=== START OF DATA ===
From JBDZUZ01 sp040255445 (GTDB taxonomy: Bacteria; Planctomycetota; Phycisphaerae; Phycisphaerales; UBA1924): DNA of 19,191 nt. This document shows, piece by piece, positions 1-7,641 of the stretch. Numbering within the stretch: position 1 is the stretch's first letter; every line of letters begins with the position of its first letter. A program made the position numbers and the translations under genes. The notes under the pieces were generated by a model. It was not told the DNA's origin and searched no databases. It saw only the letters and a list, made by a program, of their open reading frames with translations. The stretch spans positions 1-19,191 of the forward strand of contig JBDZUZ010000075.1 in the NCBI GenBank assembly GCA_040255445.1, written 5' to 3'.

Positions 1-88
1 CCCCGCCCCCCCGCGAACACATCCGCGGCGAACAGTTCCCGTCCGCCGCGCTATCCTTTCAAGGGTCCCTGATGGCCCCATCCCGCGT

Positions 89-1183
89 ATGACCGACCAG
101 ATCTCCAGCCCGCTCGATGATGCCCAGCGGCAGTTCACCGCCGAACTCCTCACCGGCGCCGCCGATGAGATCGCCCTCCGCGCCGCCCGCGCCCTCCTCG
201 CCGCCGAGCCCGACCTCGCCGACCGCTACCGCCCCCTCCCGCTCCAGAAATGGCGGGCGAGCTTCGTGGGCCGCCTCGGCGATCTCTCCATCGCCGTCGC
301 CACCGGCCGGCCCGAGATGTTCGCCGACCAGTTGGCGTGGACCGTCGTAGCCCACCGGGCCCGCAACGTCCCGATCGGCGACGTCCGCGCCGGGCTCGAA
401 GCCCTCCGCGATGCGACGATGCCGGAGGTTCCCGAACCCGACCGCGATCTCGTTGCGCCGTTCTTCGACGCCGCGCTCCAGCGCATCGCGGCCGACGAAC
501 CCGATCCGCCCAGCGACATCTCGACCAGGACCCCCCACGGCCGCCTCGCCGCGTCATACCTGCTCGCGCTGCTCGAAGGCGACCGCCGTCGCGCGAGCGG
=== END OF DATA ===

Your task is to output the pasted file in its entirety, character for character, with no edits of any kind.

From JBDZUZ01 sp040255445 (GTDB taxonomy: Bacteria; Planctomycetota; Phycisphaerae; Phycisphaerales; UBA1924): DNA of 19,191 nt. This document shows, piece by piece, positions 1-7,641 of the stretch. Numbering within the stretch: position 1 is the stretch's first letter; every line of letters begins with the position of its first letter. A program made the position numbers and the translations under genes. The notes under the pieces were generated by a model. It was not told the DNA's origin and searched no databases. It saw only the letters and a list, made by a program, of their open reading frames with translations. The stretch spans positions 1-19,191 of the forward strand of contig JBDZUZ010000075.1 in the NCBI GenBank assembly GCA_040255445.1, written 5' to 3'.

Positions 1-88
1 CCCCGCCCCCCCGCGAACACATCCGCGGCGAACAGTTCCCGTCCGCCGCGCTATCCTTTCAAGGGTCCCTGATGGCCCCATCCCGCGT

Positions 89-1183
89 ATGACCGACCAG
101 ATCTCCAGCCCGCTCGATGATGCCCAGCGGCAGTTCACCGCCGAACTCCTCACCGGCGCCGCCGATGAGATCGCCCTCCGCGCCGCCCGCGCCCTCCTCG
201 CCGCCGAGCCCGACCTCGCCGACCGCTACCGCCCCCTCCCGCTCCAGAAATGGCGGGCGAGCTTCGTGGGCCGCCTCGGCGATCTCTCCATCGCCGTCGC
301 CACCGGCCGGCCCGAGATGTTCGCCGACCAGTTGGCGTGGACCGTCGTAGCCCACCGGGCCCGCAACGTCCCGATCGGCGACGTCCGCGCCGGGCTCGAA
401 GCCCTCCGCGATGCGACGATGCCGGAGGTTCCCGAACCCGACCGCGATCTCGTTGCGCCGTTCTTCGACGCCGCGCTCCAGCGCATCGCGGCCGACGAAC
501 CCGATCCGCCCAGCGACATCTCGACCAGGACCCCCCACGGCCGCCTCGCCGCGTCATACCTGCTCGCGCTGCTCGAAGGCGACCGCCGTCGCGCGAGCGG